Posted by Lexi on September 10, 2004
In Reply to: Re: 'the gang that can't shoot straight' posted by Smokey Stover on September 09, 2004
: : : In an email exchange I compared United Airlines in the States, to 'the gang that can't shoot straight'. Seems that everything they do is a real mess and they can't get their act together.
: : : This is a phrase in the US that seems to me to have had a movie origin. But it may go back further than that? Anybody know?
: : I am away from my library. But I'll bet the phrase is in Safire's Political Dictionary. Wasn't it the Nixon Administration that earned that designation?
: Jimmy Breslin's novel, "The Gang that couldn't shoot straight," , was a caricature of a New York mob family. Breslin is an old hand at the New York scene (as Americans might say), and his novel was a success with reviewers and most readers, who found it funny (full of humour), except, of course, spokesmen for Italian-American groups, whose sacred duty it is not to have a sense of humor. Breslin has been a columnist for several New York City newspapers, currently Newsday, and author of several books, including a biography of Damon Runyon. In past years his column has often affected a sort of brusque, earthy tone, almost anti-intellectual, a sort of Damon Runyon with bite. He has mellowed, although you wouldn't notice it when he writes about politics. SS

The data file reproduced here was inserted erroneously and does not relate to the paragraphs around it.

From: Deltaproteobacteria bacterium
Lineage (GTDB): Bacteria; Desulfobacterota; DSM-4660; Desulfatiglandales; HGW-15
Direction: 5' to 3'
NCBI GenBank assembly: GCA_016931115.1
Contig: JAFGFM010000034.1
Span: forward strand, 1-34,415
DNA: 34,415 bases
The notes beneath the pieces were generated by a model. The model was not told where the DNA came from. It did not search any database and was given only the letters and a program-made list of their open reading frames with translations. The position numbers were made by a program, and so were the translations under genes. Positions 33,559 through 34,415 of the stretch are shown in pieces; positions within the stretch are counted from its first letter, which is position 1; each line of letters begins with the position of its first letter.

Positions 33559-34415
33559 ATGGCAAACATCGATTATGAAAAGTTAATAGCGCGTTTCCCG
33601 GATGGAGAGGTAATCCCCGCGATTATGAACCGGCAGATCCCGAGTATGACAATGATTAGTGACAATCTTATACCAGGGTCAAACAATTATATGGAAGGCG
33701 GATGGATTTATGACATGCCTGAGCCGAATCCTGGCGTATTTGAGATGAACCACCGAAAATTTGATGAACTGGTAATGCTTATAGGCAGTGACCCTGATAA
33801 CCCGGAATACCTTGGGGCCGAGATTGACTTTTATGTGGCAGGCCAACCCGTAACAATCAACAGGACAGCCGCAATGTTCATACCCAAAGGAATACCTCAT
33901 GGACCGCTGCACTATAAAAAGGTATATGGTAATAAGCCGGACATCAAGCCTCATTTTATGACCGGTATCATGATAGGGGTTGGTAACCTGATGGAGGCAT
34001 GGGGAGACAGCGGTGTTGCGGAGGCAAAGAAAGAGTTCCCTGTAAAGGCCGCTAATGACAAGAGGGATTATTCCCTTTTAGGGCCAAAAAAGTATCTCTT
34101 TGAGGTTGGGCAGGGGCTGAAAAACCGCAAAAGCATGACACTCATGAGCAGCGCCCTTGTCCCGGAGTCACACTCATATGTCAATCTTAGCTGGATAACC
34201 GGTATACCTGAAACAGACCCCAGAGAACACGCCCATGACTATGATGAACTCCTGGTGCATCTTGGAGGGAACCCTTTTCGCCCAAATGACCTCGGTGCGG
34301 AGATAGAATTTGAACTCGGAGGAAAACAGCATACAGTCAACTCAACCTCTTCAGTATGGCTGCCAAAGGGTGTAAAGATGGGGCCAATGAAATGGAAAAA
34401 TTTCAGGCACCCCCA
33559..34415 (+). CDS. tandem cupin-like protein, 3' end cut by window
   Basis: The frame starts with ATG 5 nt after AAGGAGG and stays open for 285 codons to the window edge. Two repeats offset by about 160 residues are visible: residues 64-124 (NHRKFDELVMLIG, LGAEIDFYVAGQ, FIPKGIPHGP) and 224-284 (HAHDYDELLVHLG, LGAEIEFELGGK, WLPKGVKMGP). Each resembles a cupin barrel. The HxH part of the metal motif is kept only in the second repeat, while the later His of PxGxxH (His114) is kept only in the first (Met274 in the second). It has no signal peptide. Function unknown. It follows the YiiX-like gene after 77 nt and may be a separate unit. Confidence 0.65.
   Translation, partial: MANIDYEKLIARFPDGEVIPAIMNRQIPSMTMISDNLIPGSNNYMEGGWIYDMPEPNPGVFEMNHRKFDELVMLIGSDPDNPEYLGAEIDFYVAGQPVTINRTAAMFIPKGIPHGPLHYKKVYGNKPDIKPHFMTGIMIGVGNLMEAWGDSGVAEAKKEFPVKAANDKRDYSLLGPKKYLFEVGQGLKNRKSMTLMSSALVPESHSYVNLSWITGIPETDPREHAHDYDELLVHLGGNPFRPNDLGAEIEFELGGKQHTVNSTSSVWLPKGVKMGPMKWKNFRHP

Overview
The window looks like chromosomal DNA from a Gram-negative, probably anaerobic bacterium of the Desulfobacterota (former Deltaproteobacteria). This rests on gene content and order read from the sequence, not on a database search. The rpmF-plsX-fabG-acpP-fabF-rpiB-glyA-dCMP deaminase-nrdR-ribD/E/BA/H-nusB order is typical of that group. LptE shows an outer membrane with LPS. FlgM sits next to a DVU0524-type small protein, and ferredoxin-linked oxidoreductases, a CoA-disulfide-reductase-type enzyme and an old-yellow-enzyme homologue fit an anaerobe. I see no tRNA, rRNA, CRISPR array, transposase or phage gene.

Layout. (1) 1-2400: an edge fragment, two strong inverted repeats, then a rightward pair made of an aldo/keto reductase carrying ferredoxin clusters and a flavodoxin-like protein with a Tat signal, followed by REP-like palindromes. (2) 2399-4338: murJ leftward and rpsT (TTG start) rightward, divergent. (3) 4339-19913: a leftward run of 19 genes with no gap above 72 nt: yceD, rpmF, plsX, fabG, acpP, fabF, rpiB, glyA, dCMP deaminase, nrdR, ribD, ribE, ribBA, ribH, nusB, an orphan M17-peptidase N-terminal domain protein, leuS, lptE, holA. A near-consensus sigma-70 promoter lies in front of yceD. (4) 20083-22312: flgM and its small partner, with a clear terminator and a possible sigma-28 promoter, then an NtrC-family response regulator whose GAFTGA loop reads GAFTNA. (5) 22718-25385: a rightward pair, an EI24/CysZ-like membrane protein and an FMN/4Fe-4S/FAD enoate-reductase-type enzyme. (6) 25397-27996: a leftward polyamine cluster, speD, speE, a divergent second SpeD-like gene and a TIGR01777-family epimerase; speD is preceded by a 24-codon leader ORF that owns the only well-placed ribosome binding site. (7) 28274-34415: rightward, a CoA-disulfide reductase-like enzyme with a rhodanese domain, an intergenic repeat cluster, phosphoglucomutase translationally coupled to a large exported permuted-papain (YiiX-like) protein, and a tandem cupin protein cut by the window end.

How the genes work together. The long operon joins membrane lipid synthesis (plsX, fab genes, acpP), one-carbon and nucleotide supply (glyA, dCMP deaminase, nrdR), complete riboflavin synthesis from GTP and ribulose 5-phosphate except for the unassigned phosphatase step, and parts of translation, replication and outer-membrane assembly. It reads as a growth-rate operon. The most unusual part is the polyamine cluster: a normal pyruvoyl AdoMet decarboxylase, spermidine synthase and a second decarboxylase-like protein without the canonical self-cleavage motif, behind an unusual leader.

This has really become a much used part of the language in the States. Google has a ton of examples of its' use for everything from city governments to Rumsfelds Defense Department to Kerrys Election Campaign staff. Whenever an organization seems to be muddled, ineffective, and get in its own way, this term applies. It seems not to have caught on eleswhere in the English speaking world.